“We created 400 clone towns nobody loves. We shouldn’t get upset – job losses aside – about changing them.”
So said Mark Robinson, co-founder of landlords Ellandi and chair of the government’s high streets task force, on the BBC.
We might reply, if we were more self-obsessive and rather less busy, something like ‘we told you so’. Because we met as we worked on the New Economics Foundation’s highly prominent and successful Clone Towns campaign of 2003-8.
We even remember the moment that our colleague Andrew Simms came up with the clone towns phrase. You know you are having an impact when people start using your language.
So if you believe the BBC report, the establishment has swung behind our solution of change – led perhaps by the government or local authorities buying up the empty properties.
Yet despite the success of the campaign, and all the verbal refuse thrown at us by regulators and retail experts alike, we underestimated how dead the squeezed middle of retailing had become and how short the period of clones stores was going to be. From Top Shop to BHS, the clones have gone belly up, followed soon by the shopping centres we warned against back then.
There is a longing for the high street, even for the unlovely shopping centres which have now fallen foul of the market. And that longing turns out not to be nostalgic or sentimental- but a longing for place and community. We meet, we saunter, we chat, we observe, we may buy – but mainly what we are doing is being sociable.
Places that went in the direction we urged back then have generally managed to weather the storm so far – those distinctive places that realised that high streets were opportunities for bustle, colour, market stalls, trainee entrepreneurs and untidiness, as envisaged by Jane Jacobs two generations ago in a pre-covid age. That was the basis for the agglomeration economics so beloved but misunderstood by upholders of the status quo like the Centre for Cities.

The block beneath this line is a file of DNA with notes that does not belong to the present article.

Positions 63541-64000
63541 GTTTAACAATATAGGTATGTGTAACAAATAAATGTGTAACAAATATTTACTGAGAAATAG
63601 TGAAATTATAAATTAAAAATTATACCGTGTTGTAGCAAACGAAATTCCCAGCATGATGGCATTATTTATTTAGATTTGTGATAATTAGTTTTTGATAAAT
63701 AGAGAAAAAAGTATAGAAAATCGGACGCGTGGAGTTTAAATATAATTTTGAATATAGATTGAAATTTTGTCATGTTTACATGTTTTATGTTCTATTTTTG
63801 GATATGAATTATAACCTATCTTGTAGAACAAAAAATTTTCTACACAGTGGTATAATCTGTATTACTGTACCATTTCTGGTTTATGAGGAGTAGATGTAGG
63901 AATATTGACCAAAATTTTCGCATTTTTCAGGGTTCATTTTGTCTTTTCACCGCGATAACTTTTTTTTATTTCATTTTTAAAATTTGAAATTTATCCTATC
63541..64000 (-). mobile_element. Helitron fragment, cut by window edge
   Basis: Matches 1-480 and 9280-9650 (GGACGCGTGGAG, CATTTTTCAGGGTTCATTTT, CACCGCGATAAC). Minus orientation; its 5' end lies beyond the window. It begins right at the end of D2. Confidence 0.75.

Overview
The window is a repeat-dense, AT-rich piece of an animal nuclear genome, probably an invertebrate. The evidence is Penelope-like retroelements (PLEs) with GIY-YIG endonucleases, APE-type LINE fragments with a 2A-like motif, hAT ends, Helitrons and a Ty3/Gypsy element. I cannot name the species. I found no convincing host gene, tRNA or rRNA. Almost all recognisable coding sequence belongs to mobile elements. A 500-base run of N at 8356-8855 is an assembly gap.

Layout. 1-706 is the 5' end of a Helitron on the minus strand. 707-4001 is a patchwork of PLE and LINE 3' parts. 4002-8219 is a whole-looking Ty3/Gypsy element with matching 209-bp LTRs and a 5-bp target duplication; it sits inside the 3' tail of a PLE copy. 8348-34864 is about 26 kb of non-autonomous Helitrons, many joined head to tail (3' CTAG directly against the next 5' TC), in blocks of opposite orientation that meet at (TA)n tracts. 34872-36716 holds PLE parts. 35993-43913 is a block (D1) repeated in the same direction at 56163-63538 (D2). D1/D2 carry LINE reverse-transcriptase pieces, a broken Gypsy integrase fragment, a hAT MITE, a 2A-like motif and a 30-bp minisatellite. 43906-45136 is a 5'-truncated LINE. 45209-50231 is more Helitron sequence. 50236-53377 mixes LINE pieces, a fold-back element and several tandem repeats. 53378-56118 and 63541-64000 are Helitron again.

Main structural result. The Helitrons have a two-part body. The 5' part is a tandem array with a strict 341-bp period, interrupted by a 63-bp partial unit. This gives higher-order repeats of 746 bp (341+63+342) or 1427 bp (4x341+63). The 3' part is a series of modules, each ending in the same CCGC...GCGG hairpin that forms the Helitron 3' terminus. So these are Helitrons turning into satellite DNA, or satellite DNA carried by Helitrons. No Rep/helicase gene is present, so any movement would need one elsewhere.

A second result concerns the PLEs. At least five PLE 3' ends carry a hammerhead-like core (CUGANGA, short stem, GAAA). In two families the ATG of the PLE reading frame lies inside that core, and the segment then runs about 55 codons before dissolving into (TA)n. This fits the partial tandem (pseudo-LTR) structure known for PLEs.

Places that did not listen are still cloned, but in a dull, boarded up kind of way. The truth is that the High Street has been captured by the venture capitalists and their impatience with long term profit or low profit. Chains that might have responded to love and care have been burdened with debt and then thrown to the wolves. Debenhams is a case in point. Café Rouge is another.
There is hope for the High Street, but it won’t come from exercises like the government’s High Street Task Force, chaired by – beyond parody – a property developer. It will come after a serious and unprecedented reform of the whole rental economy, a root and branch improvement in local authority finances so that they can have a business rate that is responsive to social good (your friendly local bakery or hairdresser) and doesn’t have to turn the screws to have the funds to look after children at risk.
It will come, in short, when we recognise that some things are beyond price.
We also have to do something about pensions – many of the pensions of the right thinking are invested in the blood sucking commercial property market. We need to see how we have all become part of the issue that is undermining our only defence against monopoly power – our meagre pensions.
It is true that there are little points of hope in the High Street. The covid-induced recession we face will be survived by retailers with low overheads who know and understand their customers – the only ones capable of standing up against the powerful online oligopolies, like vacuum cleaners sucking up the available spending and removing it from circulation.
But these small retailers in high streets are going to struggle under the cosh of high rents – based on our UK obsession with property as the only safe haven for investment. It may be a time again, as Keynes put it, for the ‘euthanasia of the rentiers’.
This post first appeared on the New Weather blog.